Hausherr has shown himself both in this work and in his earlier, closely related book Penthos,
to be one wholly concerned with the most intimate aspects of Christian spirituality. What he has accomplished is not merely an investigation of the ways Christians have addressed Jesus from New Testament times down through the first millennium, nor simply a history of the Jesus Prayer. This book contains a relentless quest for the underlying orientation of Christian people toward their Lord. With a rare familiarity with countless Eastern and especially Syriac liturgical and monastic texts, Hausherr reveals the close connection between compunction, or sorrow for sin, and the desire to find methods of unceasing prayer. In the course of his investigation, he has much of importance to say about the essence of prayer, authentic piety, and authentic holiness. 358 pp.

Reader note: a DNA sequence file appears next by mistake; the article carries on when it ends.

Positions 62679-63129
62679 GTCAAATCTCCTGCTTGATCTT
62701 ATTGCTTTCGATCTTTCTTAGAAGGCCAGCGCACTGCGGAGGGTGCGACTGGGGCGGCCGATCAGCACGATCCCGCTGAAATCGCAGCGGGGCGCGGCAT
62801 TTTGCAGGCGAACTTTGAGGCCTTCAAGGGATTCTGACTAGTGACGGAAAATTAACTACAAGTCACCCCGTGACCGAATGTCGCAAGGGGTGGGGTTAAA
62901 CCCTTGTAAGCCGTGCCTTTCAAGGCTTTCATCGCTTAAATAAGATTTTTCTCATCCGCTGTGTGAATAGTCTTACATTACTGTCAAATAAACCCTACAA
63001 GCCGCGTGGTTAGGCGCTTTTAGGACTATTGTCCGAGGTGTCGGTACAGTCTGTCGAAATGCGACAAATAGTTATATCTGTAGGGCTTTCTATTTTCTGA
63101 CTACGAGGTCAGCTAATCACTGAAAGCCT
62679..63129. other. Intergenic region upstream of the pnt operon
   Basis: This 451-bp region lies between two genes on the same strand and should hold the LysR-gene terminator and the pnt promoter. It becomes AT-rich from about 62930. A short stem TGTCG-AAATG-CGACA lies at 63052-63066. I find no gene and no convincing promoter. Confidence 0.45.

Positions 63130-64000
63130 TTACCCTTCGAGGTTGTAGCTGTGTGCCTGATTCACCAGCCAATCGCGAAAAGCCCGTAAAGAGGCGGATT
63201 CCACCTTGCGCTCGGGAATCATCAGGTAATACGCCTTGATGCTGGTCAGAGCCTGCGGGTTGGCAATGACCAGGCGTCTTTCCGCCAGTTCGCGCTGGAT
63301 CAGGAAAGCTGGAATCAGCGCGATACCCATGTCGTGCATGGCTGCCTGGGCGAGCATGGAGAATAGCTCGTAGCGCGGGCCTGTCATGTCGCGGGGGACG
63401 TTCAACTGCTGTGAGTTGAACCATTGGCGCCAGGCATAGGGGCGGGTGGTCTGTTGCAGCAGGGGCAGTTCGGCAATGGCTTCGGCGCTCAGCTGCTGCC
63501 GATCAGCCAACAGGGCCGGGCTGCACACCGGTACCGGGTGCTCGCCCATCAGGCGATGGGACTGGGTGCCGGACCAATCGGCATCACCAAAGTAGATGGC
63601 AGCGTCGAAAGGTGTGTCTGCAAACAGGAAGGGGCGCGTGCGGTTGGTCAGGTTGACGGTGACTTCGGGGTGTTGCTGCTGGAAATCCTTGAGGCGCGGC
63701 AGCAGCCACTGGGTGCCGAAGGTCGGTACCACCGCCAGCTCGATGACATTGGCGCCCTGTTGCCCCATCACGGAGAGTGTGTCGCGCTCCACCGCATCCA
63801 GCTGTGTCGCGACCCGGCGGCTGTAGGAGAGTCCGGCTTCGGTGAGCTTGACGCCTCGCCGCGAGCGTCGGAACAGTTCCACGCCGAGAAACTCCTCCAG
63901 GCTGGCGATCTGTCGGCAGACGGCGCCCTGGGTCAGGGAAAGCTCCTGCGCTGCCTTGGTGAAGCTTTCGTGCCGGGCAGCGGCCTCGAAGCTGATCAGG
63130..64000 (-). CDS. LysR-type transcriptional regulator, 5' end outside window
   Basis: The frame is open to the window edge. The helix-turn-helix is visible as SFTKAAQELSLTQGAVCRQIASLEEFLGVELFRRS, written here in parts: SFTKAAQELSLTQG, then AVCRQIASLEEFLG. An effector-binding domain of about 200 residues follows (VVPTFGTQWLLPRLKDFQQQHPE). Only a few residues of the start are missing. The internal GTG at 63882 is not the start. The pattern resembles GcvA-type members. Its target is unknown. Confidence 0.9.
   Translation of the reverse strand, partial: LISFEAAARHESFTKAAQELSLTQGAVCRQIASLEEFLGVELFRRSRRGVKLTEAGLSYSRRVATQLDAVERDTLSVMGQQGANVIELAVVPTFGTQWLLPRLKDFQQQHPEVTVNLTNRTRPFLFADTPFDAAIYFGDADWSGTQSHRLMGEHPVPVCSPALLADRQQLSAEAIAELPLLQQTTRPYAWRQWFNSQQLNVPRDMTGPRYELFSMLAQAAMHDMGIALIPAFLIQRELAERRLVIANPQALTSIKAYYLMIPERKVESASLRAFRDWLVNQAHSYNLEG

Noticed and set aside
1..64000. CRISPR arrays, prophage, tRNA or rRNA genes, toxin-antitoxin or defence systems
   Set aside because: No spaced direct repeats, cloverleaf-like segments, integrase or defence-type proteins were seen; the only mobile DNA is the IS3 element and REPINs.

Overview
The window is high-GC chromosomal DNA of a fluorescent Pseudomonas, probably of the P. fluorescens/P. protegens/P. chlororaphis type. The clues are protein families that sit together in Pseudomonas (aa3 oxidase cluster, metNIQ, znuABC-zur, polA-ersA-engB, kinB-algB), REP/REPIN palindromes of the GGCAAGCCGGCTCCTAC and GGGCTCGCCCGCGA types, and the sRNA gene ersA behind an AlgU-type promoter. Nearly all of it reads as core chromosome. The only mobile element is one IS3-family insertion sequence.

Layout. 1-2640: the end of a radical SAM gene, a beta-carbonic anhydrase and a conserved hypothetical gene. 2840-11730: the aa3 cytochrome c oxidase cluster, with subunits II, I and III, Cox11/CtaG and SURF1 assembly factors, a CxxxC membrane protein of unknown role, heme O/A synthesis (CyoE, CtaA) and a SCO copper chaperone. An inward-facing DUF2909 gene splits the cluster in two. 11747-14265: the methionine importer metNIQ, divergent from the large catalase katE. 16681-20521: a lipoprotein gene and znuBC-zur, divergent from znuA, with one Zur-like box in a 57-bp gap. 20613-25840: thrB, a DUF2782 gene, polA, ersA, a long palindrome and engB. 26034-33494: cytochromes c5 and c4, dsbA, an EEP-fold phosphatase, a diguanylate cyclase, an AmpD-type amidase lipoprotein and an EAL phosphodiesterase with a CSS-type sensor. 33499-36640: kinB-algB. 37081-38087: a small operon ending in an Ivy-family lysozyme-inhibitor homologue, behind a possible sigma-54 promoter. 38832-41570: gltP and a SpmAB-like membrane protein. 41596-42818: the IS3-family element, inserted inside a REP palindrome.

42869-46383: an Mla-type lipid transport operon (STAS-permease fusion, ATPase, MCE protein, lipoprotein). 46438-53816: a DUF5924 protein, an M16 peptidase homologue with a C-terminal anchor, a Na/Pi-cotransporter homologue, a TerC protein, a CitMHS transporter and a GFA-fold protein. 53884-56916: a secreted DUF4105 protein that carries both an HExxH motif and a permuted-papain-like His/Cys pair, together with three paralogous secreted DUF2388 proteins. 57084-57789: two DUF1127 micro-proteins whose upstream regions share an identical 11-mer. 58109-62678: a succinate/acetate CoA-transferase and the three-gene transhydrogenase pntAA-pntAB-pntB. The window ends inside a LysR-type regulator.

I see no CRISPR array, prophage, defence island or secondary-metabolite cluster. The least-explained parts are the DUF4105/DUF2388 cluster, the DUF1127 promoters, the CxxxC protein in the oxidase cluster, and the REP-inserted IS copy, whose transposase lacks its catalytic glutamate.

An Eighth Day View:
"Pray continually," Scripture exhorts. "Do everything in the name of the Lord Jesus." Striving to obey, christian monks of the East joined adoration and compunction in unceasing prayer. In the course of fourteen centuries, they developed what some have called 'the only perfect way of prayer, ' the Jesus Prayer: Jesus Christ, Son of God, have mercy on me (a sinner).